Master O’Hare in the Senior Courts Costs Office has confirmed that the rules on penalties for unreasonable refusals to mediate apply to costs litigation, not just the substantive personal injury or clinical negligence claim.
In Reid v Buckinghamshire Healthcare NHS Trust the defendant took six weeks to respond to and reject an offer to mediate a costs dispute which was heading for a two day detailed assessment hearing. The court found this to be an unreasonable refusal to mediate and following Halsey v Milton Keynes HNS Trust decided that a costs penalty should be imposed.
The penalty was to award the costs of the detailed assessment on the indemnity basis from the date the defendant was likely to have received the offer to mediate. Master O’Hare said:
If the party unwilling to mediate is the losing party, the normal sanction is an order to pay the winner’s costs on the indemnity basis, and that means that they will have to pay their opponent’s costs even if those costs are not proportionate to what was at stake. This penalty is imposed because a court wants to show its disapproval of their conduct. I do disapprove of this defendant’s conduct but only as from the date they are likely to have received the July offer to mediate.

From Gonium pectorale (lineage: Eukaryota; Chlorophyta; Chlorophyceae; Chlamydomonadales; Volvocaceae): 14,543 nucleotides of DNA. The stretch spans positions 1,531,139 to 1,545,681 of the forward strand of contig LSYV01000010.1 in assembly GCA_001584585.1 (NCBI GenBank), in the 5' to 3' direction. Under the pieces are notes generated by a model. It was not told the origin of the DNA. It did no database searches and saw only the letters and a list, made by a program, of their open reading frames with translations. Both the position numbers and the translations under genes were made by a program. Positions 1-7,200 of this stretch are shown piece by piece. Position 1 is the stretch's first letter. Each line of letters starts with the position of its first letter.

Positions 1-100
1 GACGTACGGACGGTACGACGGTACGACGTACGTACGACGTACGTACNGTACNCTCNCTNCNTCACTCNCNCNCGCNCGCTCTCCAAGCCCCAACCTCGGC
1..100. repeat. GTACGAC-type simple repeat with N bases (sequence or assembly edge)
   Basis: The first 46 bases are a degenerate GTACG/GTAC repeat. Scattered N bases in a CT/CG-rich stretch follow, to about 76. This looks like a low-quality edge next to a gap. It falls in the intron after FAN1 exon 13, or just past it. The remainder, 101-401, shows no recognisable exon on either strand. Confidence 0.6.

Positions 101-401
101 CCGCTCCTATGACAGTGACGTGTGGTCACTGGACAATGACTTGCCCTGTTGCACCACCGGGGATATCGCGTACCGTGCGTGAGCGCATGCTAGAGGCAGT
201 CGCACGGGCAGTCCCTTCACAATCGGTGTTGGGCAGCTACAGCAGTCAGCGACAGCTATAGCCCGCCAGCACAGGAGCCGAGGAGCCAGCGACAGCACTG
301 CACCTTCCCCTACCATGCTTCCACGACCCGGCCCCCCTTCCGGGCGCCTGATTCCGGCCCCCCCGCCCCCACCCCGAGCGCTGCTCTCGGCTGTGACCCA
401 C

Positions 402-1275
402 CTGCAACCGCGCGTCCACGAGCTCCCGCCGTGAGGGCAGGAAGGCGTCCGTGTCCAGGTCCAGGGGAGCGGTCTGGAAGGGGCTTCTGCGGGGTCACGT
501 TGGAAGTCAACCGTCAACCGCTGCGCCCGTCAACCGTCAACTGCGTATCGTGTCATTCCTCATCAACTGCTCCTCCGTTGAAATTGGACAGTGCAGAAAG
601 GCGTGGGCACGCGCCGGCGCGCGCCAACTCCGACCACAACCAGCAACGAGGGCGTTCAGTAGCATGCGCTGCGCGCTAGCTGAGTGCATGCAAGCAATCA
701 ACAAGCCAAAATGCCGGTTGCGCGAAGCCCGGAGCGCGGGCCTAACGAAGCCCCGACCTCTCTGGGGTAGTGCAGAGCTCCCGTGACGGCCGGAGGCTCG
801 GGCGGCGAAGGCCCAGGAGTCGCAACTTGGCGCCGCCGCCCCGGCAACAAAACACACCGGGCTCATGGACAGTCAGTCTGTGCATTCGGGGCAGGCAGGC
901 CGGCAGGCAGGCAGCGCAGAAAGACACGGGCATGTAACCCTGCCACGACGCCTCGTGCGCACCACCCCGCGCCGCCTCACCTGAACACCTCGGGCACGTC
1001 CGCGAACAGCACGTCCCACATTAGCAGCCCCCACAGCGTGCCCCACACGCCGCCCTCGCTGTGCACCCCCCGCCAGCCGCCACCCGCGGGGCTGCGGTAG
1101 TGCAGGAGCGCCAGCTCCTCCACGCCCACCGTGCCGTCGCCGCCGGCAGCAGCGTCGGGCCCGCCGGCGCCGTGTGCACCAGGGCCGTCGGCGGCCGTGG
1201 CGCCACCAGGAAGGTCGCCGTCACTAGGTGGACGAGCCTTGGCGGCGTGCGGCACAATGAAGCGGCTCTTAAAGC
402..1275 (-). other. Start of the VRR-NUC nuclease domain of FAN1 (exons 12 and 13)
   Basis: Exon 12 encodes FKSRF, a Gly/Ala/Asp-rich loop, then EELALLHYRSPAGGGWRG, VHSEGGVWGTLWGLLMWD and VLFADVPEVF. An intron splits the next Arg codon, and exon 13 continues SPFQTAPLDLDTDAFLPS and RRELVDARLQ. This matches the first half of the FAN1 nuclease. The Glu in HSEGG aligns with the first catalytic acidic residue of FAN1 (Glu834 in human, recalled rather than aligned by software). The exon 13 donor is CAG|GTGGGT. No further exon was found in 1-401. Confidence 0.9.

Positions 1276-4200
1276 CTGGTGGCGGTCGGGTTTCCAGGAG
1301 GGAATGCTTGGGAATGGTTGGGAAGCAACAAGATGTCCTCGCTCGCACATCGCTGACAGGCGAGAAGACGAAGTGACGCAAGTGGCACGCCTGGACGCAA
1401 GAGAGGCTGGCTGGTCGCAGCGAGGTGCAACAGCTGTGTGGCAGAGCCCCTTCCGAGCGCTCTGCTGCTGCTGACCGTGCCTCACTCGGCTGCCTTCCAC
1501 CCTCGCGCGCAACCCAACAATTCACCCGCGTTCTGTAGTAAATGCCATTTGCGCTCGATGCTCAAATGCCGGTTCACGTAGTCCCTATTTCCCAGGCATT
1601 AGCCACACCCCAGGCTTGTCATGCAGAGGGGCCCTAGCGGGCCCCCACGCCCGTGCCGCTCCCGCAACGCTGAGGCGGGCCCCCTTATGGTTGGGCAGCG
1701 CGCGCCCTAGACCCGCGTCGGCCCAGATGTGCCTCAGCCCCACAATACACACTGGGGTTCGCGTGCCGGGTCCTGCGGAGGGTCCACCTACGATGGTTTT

This does not mean that you have to mediate every costs dispute. However where a case has not resolved through routine negotiations and exchange of Part 36 offers the courts do expect parties to seriously consider mediation.
The case also has significance for Claimants who may have thought a defendant in a QOCS case has nothing to lose by rejecting an offer to mediate. It shows that the risk is an indemnity costs order against it – see also the case of Garritt-Critchley v Andrew Ronnan and Solarpower PV Ltd on indemnity costs awarded unreasonable refusal to mediate.
If you have unresolved costs cases we have experienced mediators who can help you settle them by telephone or face to face mediation. Call us now 0207 353 3237